Hutchinson, Elbert

127th New York Volunteers
Private, Company H
(The Monitors)

Elbert Hutchinson
127th New York Volunteers
Private, Company H

Elbert Hutchinson was born on February 19, 1842. He lived in Middle Island and was one of five children born to Benjamin and Minerva Hutchinson. His father, Benjamin Hutchinson, served as the Brookhaven Town Clerk from 1860-1877. The Hutchinson home was located on the north side of Middle Country Road, across from what is now the Longwood Public Library.

Hutchinson, Elbert

The Hutchinson house, which stood on the Middle Country Road across from the Longwood Public Library. The home also served as a stagecoach stop and post office. Photo from the collection of Donald Bayles.

Hutchinson began his career as a farmer. On August 22, 1862, however, he joined the ranks of thousands of other young men who enlisted in the Union Army. He went to Orient, in the Town of Southold, to enroll in the 127th New York Volunteers. This regiment, commanded by Colonel William Gurney, was originally called the "True Blues;" later, they were known as "the Monitors." He was assigned to company H and mustered into service at Staten Island on September 3rd.

Early on, Hutchinson was disappointed to realize that there was no equipment or supplies. He was eager to begin training and see some action. It wasn't long, though, before things began to happen and provisions began to arrive. Hutchinson ultimately received a great deal of training in is quest to be a soldier, and perhaps saw more action than he had wished for.

The unit moved to Baltimore in order to defend Washington, D.C. The regiment spent the winter of 1862 camped at Arlington Heights. In the spring of 1863, company H and the 127th began marching south. Along the way, they began to hear tales of the horrors of war from the members of the Seventh regiment, who were moving north. The 127th marched to Boonsboro, Hagerstown, and Greenfield; they became part of the Peninsula Campaign. The regiment was finally transported by steamboat to Charleston, where Hutchinson observed Fort Sumter as it was bombarded and then reoccupied by Union forces.

Hutchinson, like many other soldiers, was often ill due the change of diet, water, and climate. The regiment endured long, hard marches for two and one-half years. These hardships and daily health problems often came back to haunt the men in later life.

The 127th, now based at Folly and Coles Islands, was assigned picket line duty. The Coles Islands pickets declared their own unofficial truce. Opposing forces visited with one another and shared coffee and other provisions. For the most part, the troops were content with this less restrictive atmosphere of picket line duty. Early in September of 1863, however, things began to heat up. Union forces assaulted Fort Wagner, resulting in heavy casualties. The 127th spent the winter of 1863 on Coles Island on skirmish and picket duty. On April 23, 1864, the regiment was ordered to move to Morris Island. Company H was detailed for Provost Duty at the new camp. Pvt. Hutchinson often escorted prisoners to Hilton Head, South Carolina.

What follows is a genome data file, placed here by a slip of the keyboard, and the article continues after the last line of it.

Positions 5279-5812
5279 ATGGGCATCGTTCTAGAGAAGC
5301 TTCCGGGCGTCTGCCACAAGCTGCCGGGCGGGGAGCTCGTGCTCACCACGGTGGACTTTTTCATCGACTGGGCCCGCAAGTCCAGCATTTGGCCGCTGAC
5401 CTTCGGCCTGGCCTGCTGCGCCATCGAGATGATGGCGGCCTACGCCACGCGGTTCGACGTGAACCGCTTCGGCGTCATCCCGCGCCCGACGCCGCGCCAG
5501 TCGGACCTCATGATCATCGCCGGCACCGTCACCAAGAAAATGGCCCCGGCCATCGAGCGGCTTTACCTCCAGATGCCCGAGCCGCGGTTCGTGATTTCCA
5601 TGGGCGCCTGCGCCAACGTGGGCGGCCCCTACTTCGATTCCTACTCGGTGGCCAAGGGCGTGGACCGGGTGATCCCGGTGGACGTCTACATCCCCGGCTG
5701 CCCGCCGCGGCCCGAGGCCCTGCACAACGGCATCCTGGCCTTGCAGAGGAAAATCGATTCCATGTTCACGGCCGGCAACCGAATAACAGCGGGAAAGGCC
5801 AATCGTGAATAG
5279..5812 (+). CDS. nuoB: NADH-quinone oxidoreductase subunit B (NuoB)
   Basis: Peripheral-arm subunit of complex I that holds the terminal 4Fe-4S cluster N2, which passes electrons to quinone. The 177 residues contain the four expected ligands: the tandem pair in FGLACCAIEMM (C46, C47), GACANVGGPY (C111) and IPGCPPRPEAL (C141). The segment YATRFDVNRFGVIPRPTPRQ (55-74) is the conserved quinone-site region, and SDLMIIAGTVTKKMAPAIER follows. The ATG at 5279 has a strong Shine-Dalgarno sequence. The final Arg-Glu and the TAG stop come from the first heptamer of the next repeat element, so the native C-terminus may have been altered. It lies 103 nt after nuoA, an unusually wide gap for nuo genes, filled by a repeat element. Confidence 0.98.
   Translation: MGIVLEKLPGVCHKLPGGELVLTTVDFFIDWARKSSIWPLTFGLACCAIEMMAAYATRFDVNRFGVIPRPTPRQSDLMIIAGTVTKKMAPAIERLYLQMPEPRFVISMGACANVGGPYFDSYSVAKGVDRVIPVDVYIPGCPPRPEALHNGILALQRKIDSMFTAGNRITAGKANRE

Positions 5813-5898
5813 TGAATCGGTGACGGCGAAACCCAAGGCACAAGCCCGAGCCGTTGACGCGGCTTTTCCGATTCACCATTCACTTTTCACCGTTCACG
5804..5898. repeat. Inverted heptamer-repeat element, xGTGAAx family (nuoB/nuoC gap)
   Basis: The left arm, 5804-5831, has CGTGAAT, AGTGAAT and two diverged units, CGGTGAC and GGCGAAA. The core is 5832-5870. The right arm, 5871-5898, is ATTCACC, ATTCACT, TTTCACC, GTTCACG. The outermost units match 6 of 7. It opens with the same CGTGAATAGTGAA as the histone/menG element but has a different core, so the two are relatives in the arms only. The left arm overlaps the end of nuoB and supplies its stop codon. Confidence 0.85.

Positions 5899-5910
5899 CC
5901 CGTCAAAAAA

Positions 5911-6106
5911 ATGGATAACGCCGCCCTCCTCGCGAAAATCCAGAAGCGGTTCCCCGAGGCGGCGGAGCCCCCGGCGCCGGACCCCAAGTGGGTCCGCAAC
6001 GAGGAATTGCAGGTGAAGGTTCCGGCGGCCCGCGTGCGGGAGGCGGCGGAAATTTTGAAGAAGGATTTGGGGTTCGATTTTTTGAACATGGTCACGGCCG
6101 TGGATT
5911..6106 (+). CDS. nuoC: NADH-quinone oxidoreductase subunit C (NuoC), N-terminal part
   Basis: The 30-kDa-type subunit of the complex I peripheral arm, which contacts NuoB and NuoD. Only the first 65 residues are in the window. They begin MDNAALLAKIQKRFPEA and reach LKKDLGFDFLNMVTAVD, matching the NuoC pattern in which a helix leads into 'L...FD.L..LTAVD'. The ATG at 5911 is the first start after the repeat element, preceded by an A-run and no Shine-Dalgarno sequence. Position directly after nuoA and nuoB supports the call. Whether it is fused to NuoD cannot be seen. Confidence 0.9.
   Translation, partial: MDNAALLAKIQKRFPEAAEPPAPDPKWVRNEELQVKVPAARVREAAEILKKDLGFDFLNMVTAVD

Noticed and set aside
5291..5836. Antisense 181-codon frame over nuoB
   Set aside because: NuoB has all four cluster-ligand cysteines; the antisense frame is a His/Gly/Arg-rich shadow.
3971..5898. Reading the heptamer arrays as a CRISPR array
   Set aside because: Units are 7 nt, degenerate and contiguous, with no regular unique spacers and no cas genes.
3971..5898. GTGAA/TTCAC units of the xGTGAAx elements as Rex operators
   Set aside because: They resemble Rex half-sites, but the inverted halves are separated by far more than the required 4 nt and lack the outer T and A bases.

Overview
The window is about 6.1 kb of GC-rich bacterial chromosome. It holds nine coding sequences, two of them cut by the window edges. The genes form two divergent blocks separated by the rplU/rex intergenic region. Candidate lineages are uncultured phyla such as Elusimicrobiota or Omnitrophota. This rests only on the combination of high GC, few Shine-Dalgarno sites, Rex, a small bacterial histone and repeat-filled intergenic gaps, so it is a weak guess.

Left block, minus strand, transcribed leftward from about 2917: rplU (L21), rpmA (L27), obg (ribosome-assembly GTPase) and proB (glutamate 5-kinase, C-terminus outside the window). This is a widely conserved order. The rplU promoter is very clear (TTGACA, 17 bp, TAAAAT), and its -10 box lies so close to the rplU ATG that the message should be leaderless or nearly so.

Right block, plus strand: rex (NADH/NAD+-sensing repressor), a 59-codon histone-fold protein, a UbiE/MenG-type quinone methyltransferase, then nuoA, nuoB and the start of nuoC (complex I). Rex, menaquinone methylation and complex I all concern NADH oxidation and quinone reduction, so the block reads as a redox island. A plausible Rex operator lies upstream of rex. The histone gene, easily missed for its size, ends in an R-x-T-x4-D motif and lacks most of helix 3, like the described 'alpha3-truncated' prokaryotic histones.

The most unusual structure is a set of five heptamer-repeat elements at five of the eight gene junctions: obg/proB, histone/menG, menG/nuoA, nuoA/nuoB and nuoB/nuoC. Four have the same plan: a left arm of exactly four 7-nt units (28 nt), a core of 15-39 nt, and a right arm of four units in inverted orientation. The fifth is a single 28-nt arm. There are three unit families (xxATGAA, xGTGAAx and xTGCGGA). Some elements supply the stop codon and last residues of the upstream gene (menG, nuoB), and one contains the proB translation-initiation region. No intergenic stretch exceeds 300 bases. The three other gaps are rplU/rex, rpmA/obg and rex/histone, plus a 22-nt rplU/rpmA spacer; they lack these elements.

Interior of bombed out Fort Sumter. Once Sumter fell Charleston was forced to surrender.

Shelling of the islands and forts around Charleston went on throughout the spring. General Sherman continued his rampage south. He gave orders to seize and cut off the Savannah and Charleston railroad. The 127th was held in reserve at Honey Hill where tactical errors led to defeat. However, on the Grahansville Road they unexpectedly ran into the main body of the Confederate forces. The regiment pressed forward and, with the support of the 32nd United States Colored Troops, they managed to drive back the enemy and save the artillery. Company H was indeed bloodied at Honey Hill and Devaux's Neck. Picket duty no longer meant sharing coffee with the enemy; it was now quite dangerous. The new units on the line did not honor the unauthorized truces.

The weather was hot and damp. Numbers of sick and wounded began to rise. Many men were sent to Hilton Head Island for rest and recuperation. The tide began to turn, though, against the Confederate forces. Savannah and the rail center fell into Union hands. General Sherman's "March to the Sea" proved devastating to the South. The war was winding down as the New Year began.

Hutchinson was discharged at Charleston on June 30, 1865 and returned home to Middle Island. On December 1, 1872, he married Emma Gamage. They did not have any children. Like many other soldiers, Elbert Hutchinson suffered from heart trouble and rheumatism. The war had taken its toll, and he could no longer work for sustained periods of time. He was injured while cutting timber in 1887, further hindering his quality of life.

Elbert Hutchinson died in Sayville on August 2, 1917.

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